Foreign Fighters Play Growing Roles on Both Sides of Syria’s War

Rebel Faction Urges Foreigners to Leave

Relatively small Syrian opposition faction the National Coordination Body for Democratic Change has called on all foreign fighters, whether fighting for the government or the rebels, to leave the country immediately.

The group’s influence is extremely limited, and is unlikely to lead to any exodus, but it points to the reality of Syria’s Civil War, that the war is increasingly being fought by foreigners on both sides.

The rebellion has included foreign fighters in a big way almost from the beginning. Al-Qaeda’s leadership was quick to endorse the fight, and called on jihadists from around the world to join in. We’ve seen huge influxes of fighters from places like Iraq, Libya and Chechnya, and even smaller numbers from Western nations like Britain and the United States. They have openly talked of spreading the war across the region with the aim of creating a new Salafist Caliphate.

Syria’s government was a little slower to get into the “foreign fighters” game, relying on its military at first. That has changed in a big way though, as Shi’ite fighters from Iran and Iraq flock to the nation to defend Shi’ite holy sites, and Lebanon’s Hezbollah militia is taking a bigger and bigger role on the front lines.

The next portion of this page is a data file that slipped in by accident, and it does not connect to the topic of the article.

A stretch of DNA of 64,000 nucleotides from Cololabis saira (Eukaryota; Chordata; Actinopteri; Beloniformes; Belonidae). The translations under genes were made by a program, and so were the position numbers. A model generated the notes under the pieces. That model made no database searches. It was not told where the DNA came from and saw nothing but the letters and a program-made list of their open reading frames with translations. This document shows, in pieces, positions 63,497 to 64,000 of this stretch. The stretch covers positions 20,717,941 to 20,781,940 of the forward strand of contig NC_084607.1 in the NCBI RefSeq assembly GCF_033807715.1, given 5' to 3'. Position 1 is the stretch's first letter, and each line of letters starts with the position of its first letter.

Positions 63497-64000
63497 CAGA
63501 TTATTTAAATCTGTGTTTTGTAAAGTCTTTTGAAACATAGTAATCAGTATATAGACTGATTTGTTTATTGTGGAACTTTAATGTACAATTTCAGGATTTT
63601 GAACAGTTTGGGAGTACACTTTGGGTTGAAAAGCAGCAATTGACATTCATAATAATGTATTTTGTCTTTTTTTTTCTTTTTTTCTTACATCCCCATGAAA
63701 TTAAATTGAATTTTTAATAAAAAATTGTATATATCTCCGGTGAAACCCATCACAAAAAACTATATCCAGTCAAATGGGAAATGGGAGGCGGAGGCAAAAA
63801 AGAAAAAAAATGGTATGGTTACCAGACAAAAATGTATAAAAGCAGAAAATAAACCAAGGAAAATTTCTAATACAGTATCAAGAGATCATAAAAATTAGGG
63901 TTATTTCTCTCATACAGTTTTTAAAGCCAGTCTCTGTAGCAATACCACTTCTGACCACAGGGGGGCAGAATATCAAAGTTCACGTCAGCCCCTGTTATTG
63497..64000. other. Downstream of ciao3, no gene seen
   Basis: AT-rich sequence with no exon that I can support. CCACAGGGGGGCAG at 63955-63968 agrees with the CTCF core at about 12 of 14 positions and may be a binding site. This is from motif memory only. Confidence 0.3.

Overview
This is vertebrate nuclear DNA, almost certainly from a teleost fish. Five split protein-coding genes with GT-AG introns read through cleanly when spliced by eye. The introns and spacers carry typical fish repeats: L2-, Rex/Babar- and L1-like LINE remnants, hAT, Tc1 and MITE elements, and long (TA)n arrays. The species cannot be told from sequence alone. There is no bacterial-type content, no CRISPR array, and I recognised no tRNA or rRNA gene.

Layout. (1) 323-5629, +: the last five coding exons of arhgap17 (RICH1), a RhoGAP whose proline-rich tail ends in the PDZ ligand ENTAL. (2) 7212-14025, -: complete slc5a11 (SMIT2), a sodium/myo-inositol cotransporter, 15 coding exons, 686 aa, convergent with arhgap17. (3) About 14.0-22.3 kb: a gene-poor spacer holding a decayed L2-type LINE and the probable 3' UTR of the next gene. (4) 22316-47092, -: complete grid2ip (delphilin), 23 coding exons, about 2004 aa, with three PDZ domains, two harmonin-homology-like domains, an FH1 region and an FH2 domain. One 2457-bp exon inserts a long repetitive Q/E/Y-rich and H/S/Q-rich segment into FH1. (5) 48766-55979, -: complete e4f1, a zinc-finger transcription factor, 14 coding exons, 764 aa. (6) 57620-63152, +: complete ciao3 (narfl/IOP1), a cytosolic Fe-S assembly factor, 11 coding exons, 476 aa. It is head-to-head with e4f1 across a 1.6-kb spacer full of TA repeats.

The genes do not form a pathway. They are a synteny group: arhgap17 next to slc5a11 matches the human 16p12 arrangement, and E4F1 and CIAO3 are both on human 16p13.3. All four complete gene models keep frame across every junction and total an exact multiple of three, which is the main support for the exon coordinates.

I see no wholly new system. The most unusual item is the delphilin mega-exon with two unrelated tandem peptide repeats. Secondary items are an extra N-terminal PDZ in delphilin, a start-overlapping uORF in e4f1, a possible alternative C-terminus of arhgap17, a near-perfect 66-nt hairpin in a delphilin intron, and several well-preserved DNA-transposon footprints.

The call for foreign fighters on both sides to leave is certain to be ignored, but if they actually did a large chunk of the war would simply vanish overnight. What is being called a “civil war” is increasingly a regional sectarian war that just happens to be getting fought in Syria.

 

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Author: Jason Ditz

Jason Ditz is news editor of Antiwar.com.